20

Given the following Apex class, which implements equals() and hashCode() as per the Using Custom Types in Map Keys and Sets documentation:

public class Foo
{
    private Integer x;

    public Foo(Integer x)
    {
        this.x = x;
    }

    public Boolean equals(Object obj) 
    {
        System.debug('equals');

        if(obj instanceof Foo)
        {
            Foo f = (Foo)obj;
            return x == f.x;
        }

        return false;
    }

    public Integer hashCode() 
    {
        System.debug('hashCode');
        return x;
    }
}

When running the following in the Execute Anonymous window:

Foo f1 = new Foo(1);
Foo f2 = new Foo(2);

System.debug('Map');

Map<Foo, Boolean> m = new Map<Foo, Boolean>();

System.debug('put');
m.put(f1, true);
m.put(f2, true);

System.debug('get');
System.debug(m.get(f1));
System.debug(m.get(f2));

System.debug('Set');

Set<Foo> s = new Set<Foo>();

System.debug('add');
s.add(f1);
s.add(f2);

System.debug('contains');
System.debug(s.contains(f1));
System.debug(s.contains(f2));

I get the following output in the log:

10:20:47.109 (109419811)    USER_DEBUG  [4]|DEBUG|Map
10:20:47.113 (113647288)    USER_DEBUG  [8]|DEBUG|put
10:20:47.197 (197941404)    USER_DEBUG  [12]|DEBUG|equals
10:20:47.202 (202365558)    USER_DEBUG  [12]|DEBUG|get
10:20:47.220 (220325097)    USER_DEBUG  [12]|DEBUG|equals
10:20:47.245 (245972058)    USER_DEBUG  [12]|DEBUG|equals
10:20:47.250 (250500074)    USER_DEBUG  [13]|DEBUG  TRUE
10:20:47.267 (267329766)    USER_DEBUG  [12]|DEBUG|equals
10:20:47.271 (271834178)    USER_DEBUG  [14]|DEBUG|true
10:20:47.271 (271888873)    USER_DEBUG  [16]|DEBUG|Set
10:20:47.275 (275988792)    USER_DEBUG  [20]|DEBUG|add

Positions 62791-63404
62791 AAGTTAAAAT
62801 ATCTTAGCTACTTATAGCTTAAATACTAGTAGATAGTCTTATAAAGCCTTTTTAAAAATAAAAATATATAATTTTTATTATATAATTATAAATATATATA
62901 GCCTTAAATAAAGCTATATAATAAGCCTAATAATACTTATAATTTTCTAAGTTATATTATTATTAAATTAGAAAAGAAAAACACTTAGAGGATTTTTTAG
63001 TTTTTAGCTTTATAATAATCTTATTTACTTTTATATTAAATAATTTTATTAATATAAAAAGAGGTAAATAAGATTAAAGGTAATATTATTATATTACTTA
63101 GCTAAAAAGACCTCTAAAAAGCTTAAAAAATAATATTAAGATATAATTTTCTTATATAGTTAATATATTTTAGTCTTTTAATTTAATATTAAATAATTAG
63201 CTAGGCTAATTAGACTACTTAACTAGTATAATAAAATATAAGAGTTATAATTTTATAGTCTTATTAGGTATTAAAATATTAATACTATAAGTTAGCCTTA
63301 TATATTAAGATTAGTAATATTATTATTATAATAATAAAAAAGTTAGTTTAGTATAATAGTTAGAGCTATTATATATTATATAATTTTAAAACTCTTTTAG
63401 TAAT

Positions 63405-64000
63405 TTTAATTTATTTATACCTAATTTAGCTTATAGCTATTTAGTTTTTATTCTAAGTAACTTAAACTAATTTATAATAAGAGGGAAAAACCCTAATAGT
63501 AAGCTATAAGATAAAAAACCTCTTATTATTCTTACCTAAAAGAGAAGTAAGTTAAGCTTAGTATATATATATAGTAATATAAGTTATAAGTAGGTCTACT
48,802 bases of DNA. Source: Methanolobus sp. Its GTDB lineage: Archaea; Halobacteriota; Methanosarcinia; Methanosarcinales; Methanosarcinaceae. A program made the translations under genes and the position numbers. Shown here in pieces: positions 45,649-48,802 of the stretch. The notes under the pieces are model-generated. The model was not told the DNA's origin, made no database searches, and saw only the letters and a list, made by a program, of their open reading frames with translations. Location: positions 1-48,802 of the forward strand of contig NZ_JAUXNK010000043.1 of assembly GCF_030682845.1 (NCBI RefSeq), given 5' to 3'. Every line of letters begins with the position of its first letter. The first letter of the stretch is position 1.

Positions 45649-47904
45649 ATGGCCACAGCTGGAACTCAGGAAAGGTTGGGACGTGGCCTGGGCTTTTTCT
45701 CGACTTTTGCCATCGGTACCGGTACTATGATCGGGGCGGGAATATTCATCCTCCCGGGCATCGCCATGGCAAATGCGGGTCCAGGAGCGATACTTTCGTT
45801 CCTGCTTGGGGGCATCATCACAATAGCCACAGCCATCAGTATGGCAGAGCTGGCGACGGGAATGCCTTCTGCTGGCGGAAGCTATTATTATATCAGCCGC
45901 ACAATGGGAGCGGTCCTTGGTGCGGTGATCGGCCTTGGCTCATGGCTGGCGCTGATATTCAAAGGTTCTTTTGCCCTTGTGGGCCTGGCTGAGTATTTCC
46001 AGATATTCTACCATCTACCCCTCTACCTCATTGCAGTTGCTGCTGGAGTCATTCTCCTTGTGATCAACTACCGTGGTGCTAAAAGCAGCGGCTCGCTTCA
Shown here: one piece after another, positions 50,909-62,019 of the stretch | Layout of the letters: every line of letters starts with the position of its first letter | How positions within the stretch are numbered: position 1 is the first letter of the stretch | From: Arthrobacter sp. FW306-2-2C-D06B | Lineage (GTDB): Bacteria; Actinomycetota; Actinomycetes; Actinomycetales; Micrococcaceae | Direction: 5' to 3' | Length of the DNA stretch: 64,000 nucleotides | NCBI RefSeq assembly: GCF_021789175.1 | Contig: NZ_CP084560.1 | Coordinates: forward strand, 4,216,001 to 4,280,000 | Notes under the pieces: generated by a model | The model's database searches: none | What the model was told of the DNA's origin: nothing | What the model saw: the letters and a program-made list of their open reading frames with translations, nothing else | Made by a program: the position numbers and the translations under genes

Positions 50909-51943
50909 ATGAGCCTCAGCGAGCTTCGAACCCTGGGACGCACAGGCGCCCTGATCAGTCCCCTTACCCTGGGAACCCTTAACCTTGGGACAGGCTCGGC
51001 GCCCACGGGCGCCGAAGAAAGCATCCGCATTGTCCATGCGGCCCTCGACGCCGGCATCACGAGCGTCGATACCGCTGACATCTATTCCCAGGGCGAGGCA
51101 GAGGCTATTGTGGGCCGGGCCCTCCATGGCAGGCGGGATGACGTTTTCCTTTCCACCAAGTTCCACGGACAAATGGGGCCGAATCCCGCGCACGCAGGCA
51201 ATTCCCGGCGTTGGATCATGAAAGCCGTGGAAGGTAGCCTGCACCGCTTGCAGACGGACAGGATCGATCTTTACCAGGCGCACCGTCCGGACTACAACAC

10:20:47.296 (296012585)    USER_DEBUG  [12]|DEBUG|equals
10:20:47.301 (301160512)    USER_DEBUG  [24]|DEBUG|contains
10:20:47.324 (324164712)    USER_DEBUG  [12]|DEBUG|equals
10:20:47.351 (351133028)    USER_DEBUG  [12]|DEBUG|equals
10:20:47.357 (357265136)    USER_DEBUG  [25]|DEBUG|true
10:20:47.382 (382010122)    USER_DEBUG  [12]|DEBUG|equals
10:20:47.388 (388259431)    USER_DEBUG  [26]|DEBUG|true

As you can see, hashCode() is not called once, instead equals() is called against all existing members of the collection (ok, that's maybe not clear from the log, but increase the volumes and it's very clear, it's also take forever when the Map gets above about 10 elements) which goes contrary to this pair of statements in the Map documentation as well as the standard Java implementation.

  • Unlike Java, Apex developers do not need to reference the algorithm that is used to implement a map in their declarations (for example, HashMap or TreeMap). Apex uses a hash structure for all maps.

  • Uniqueness of map keys of user-defined types is determined by the equals and hashCode methods, which you provide in your classes. Uniqueness of keys of all other non-primitive types, such as sObject keys, is determined by comparing the objects’ field values.

I'm sure my implementation of hashCode() is 'right' (other than being a terrible means of creating a hash) since the following produces the correct output:

Object o = new Foo(1);
System.debug(o.hashCode());
System.debug(System.hashCode(o));

Log output:

10:41:11.659 (659323616)    USER_DEBUG  [25]|DEBUG|hashCode
10:41:11.659 (659395719)    USER_DEBUG  [2]|DEBUG|1
10:41:11.745 (745368812)    USER_DEBUG  [25]|DEBUG|hashCode
10:41:11.745 (745439365)    USER_DEBUG  [3]|DEBUG|1

I am seeing this issue across multiple Orgs on multiple instances. Is this a bug with the platform? Has this worked correctly in previous releases?

  • @KeithC This is a cut down example which stems from the fact I've run this with larger values and am seeing the same behaviour (see my comment about it taking FOREVER to run with larger volumes). 20 keys takes about 6 seconds to insert in a simple loop, 100 keys often times out the developer console, other times it takes about a minute (and generates a 2mb log). Note: This issue only appears with classes as keys, SObjects and primitives work nice and quickly as you'd expect. – Alex Tennant Aug 11 '14 at 9:57